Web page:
Canada’s move to rise in climate ranking: ‘Losing the forests will speed up global warming’

You might think Canada has a low carbon footprint, but Canada is currently placed 58th out of 63 on the Climate Change Performance Index (CCPI). Yet at the United Nations’ COP27, the climate change conference in Egypt, Canada showed that it wants to move up in the rankings. For starters, Canada reintroduced the idea of expanding carbon pricing, which they had already talked about at the COP26 last year. They asked Indigenous people for help in order to protect the essential forests in Northern Canada as well. What is going on and what do Canadians think about it?

November 18 was the last day of the UN’s COP27. This annual climate change conference is where many heads of state come to talk about issues and solutions regarding the climate. This year’s conference took place in Egypt. Here, delegations of several countries pointed out what they had done to improve the climate and which measures they plan to take in the future. Canada, which is low down in the CCPI rankings, also presented such measures. They want to lower their carbon footprint, which is the number of greenhouse gases they create that are responsible for climate change.

Increase in carbon pricing
During the COP27, Steven Guilbeault, Canadian Minister of Environment and Climate Change, also shown in the picture above, announced Canada’s intention to expand the carbon pricing to up to 60 percent of global greenhouse gas emissions by 2030. These are provincial taxes on the emission of polluting gasses, such as CO2 (ed. carbon dioxide) and nitrogen oxides. Today, 23 percent of the globally emitted greenhouse gasses are subject to carbon pricing.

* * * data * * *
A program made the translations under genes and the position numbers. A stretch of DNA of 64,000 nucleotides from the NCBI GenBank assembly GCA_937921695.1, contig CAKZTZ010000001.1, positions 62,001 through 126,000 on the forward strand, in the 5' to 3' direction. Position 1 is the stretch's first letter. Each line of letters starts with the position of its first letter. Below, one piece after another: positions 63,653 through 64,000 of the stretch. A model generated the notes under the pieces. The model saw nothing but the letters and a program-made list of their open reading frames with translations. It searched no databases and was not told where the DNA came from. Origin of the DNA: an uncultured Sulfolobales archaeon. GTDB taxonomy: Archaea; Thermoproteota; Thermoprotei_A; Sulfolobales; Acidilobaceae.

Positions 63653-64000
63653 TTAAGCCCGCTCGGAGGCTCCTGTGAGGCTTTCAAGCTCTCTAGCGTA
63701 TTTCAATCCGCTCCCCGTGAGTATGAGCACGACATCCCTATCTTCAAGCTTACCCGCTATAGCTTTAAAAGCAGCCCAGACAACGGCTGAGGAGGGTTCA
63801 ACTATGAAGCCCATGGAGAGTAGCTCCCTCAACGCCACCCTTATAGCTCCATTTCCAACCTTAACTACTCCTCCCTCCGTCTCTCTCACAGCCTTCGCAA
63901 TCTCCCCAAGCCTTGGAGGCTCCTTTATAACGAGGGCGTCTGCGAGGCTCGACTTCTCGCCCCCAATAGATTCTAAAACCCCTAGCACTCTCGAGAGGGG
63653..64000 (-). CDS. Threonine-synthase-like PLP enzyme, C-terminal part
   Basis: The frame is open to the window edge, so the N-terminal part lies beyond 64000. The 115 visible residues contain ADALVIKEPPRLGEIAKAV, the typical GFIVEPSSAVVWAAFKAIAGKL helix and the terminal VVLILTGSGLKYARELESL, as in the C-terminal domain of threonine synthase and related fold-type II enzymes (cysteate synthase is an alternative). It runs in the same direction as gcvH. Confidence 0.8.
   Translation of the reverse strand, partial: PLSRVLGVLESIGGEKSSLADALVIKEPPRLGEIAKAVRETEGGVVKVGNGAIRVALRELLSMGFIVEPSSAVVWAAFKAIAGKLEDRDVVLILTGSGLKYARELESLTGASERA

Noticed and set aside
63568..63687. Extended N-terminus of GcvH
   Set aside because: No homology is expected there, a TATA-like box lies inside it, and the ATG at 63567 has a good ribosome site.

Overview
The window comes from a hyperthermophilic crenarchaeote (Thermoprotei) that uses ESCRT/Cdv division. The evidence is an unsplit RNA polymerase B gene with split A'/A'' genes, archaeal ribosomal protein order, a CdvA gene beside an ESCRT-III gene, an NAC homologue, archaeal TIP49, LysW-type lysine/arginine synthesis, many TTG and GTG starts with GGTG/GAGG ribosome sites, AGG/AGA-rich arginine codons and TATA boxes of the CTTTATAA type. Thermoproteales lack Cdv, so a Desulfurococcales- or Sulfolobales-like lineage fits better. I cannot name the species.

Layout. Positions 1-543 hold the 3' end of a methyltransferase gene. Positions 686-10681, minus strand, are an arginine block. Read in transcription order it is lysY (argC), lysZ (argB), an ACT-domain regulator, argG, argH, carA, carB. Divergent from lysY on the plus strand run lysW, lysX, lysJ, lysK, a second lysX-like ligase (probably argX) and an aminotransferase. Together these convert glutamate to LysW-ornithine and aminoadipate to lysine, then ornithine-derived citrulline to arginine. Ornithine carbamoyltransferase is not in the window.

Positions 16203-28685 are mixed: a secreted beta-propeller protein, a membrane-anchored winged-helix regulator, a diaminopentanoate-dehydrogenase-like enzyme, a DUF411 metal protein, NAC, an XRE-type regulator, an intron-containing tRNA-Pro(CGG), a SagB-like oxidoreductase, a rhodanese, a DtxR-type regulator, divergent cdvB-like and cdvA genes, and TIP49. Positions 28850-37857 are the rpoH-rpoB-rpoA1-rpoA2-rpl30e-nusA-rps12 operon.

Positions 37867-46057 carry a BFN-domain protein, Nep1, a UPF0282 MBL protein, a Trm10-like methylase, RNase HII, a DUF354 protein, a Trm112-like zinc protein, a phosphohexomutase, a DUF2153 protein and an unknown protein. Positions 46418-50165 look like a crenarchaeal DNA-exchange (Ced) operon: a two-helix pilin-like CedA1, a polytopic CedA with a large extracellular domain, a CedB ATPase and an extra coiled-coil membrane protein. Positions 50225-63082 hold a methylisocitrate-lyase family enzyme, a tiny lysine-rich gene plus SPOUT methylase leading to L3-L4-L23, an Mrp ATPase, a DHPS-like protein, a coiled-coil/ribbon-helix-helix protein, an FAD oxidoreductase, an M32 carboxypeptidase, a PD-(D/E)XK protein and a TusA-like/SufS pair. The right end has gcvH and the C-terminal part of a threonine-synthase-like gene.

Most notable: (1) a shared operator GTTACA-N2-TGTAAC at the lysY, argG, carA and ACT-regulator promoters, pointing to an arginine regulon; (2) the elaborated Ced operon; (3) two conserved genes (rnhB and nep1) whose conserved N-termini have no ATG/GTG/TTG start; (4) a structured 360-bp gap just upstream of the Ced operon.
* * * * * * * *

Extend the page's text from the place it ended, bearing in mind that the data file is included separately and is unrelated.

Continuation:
Steven Guilbeault, Canadian Minister of Environment and Climate Change in 2016. Michael Swan (CC BY-ND 2.0)

There are other countries that also consider adopting the policy known as the Global Carbon Pricing Challenge, such as New Zealand, Chile, Sweden and the United Kingdom, as well as a dedicated lobby in the United States. The 60 per cent will be a difficult goal to reach since the Canadian provinces want to keep the application of carbon pricing as low as possible, to keep the costs low in a country that has one of the largest oil and gas reserves. The eastern province of Novia Scotia wanted to abolish it altogether.

Canadian area where the boreal forests grow. ATDoron (CC BY-SA 4.0)

Indigenous people protect boreal forests
The Canadian government has started to give away boreal forests, which are pine forests in the subarctic region, to indigenous groups. This way, the government can further implement its climate change goals and improve its relationship with the indigenous people. The boreal forests are important carbon sinks. These are natural and artificial systems that take in more carbon than they release back into the atmosphere. In 2021, the Canadian government reserved $340 million to support indigenous people in the protection of these conservations.